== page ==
Occasionally clients ask for assistance in removing their house from their trust. They do so to facilitate refinancing the house, the client wants to add a relative to the title, to ensure the home is considered a residence for Medicaid purposes or some other similar issue. There are a number of issues to consider before doing so as the recent nj.com article entitled “I want to revoke a trust on my house. What do I do?” points out. Whether it is a good idea to remove your home from your trust and actually doing so will require the assistance of an experienced estate planning attorney.
The answer to a question about how to get a house out of your trust is going to be in the trust terms themselves. However, if the terms of the trust are silent, the answer may be found in the trust laws in the state statutes. If answering the question in general terms, the primary concern is whether the trust is revocable or irrevocable.
The first step is to determine whether the trust is revocable. Most clients use revocable trusts, so assuming it is a revocable trust, the trustor (person who set up the trust) has the right to remove the house from the trust. The trustee (probably the same person) can execute a deed conveying the property from the trust to the trustor. That takes the property out of the trust.
In the majority of cases, this will solve the problem. Also, if the property was removed to refinance, you can safely convey it back to the trust once the refinance is done. Similarly, if a client wants to add someone to title to change where the property goes at death, it is often better to just change the trust terms to leave the residence to the beneficiary. This is often better for taxes as well.
If the trust is irrevocable, it means that the house can’t be removed from the trust unless the terms of the trust permit it. There are exceptions, such as asking a Court’s permission to revoke the trust or remove the property, or in some cases, terminating the trust with agreement of the trustee and beneficiaries, but these are more difficult options and not guaranteed.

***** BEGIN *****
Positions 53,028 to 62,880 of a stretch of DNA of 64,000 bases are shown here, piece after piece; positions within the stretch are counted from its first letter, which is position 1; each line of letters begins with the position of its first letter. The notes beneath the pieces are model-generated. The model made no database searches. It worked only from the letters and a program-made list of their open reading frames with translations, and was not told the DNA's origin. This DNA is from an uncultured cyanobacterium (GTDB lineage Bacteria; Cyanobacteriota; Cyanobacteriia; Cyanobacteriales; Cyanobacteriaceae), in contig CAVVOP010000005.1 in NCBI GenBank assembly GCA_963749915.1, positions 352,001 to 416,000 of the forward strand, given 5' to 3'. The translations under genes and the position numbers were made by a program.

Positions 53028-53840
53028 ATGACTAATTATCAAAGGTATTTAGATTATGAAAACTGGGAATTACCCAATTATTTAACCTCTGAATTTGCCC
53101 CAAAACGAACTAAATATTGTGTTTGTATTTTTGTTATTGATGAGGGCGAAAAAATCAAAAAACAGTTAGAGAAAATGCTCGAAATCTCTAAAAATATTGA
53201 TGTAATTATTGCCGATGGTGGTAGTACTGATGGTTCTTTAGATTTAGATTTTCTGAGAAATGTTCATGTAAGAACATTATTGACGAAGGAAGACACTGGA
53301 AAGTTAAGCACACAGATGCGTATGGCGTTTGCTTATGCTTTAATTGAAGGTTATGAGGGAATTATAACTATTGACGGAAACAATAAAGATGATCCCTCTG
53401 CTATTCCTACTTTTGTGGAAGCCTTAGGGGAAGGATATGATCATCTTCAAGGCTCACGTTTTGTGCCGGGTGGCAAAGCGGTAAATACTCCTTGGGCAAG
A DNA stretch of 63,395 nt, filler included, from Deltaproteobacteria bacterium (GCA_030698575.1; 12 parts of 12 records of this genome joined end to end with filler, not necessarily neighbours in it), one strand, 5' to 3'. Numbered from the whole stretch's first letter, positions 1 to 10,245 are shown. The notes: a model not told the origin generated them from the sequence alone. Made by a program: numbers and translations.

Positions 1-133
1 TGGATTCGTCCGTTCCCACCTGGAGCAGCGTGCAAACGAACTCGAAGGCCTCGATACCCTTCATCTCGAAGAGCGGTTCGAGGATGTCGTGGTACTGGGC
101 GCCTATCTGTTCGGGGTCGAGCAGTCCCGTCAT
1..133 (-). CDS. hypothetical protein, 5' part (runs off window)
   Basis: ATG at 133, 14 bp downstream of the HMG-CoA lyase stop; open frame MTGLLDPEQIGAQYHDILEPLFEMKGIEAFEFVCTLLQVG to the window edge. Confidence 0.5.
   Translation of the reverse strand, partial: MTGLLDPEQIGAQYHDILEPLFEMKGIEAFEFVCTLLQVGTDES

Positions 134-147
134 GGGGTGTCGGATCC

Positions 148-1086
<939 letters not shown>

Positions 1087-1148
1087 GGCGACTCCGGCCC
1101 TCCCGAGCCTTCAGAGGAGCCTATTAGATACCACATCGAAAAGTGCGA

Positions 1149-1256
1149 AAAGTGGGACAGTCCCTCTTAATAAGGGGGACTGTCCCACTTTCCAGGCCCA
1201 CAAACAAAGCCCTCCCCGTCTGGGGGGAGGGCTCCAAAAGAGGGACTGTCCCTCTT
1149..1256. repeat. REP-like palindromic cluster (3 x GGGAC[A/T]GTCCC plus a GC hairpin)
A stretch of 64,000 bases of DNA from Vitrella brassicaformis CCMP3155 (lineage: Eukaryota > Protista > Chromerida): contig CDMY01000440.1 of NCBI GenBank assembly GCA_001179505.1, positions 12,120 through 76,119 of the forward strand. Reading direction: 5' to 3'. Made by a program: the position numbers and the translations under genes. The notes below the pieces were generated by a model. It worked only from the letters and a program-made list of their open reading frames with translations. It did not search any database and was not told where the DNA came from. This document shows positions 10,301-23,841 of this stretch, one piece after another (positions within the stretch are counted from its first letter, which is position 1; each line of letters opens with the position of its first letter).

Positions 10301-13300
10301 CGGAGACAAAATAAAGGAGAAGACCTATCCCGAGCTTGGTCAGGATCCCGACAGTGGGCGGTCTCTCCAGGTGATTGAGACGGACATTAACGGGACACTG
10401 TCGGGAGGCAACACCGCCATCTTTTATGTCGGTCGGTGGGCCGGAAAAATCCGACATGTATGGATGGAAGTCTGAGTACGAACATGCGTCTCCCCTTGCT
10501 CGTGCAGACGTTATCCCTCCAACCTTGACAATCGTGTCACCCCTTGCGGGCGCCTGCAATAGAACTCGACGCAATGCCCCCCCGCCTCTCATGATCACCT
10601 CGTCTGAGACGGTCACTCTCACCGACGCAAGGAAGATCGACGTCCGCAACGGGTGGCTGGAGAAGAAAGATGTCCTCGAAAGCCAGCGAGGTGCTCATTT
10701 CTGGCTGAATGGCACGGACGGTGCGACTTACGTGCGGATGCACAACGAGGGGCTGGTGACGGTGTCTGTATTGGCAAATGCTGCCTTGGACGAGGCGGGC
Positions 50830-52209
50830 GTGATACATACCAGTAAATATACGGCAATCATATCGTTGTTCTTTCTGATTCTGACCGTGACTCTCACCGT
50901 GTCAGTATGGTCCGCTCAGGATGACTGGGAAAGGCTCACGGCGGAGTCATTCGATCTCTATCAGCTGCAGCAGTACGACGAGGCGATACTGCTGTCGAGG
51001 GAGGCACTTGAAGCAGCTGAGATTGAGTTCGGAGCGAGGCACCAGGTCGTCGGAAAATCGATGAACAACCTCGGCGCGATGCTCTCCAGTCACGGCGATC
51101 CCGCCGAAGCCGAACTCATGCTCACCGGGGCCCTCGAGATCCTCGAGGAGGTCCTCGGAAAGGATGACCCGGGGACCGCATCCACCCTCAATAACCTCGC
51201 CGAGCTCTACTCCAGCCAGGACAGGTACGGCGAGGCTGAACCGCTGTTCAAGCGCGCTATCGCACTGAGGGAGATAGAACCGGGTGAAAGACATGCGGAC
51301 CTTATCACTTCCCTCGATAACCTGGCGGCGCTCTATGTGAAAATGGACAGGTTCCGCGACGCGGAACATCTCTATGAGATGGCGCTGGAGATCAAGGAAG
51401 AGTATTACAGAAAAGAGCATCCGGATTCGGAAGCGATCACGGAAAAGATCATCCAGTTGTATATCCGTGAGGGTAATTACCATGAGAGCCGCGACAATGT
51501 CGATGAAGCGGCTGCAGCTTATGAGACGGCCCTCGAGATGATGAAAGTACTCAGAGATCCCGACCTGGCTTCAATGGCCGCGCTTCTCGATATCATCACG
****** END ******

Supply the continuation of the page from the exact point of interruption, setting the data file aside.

Next, let’s look at the reason why the home was initially put in a trust. It is important to keep these ideas in mind as removing the property from the trust may negate important benefits. See here for the benefits https://www.galliganmanning.com/category/trusts/page/6/ There may be alternatives which accomplish the same goals as well.
If the purpose was to lower estate taxes, it may make sense to remove the house from the trust. This is especially the case if the property is in a state that doesn’t have state estate taxes. Very few states still do. An estate rarely meets the threshold for federal estate taxes, so clients actually save taxes by removing the property from trust.
If the property is owned by an irrevocable trust for asset protection in long-term care planning, it might make sense to keep the property in the trust. However, if you are using a revocable trust and want to consider asset protection in long-term care planning, it is often better to keep the property in your name. This is because Medicaid may exempt your residence if you own it personally. In our office, we prepare “Lady Bird deeds” for Texas residences which allow a client to own the residence personally, and transfer it to the trust automatically when they pass away. This works with both asset protection planning and probate planning.
If the trust owned the property for probate avoidance, the property often will be put back into the trust or conveyed at death to the trust such as with the Lady Bird deed.
In sum, there are some reasons to remove property from a trust, but doing so should always involve an experienced estate planning to preserve the benefits of the trust and to ensure your goals are met.
Reference: nj.com (Feb. 4, 2020) “I want to revoke a trust on my house. What do I do?”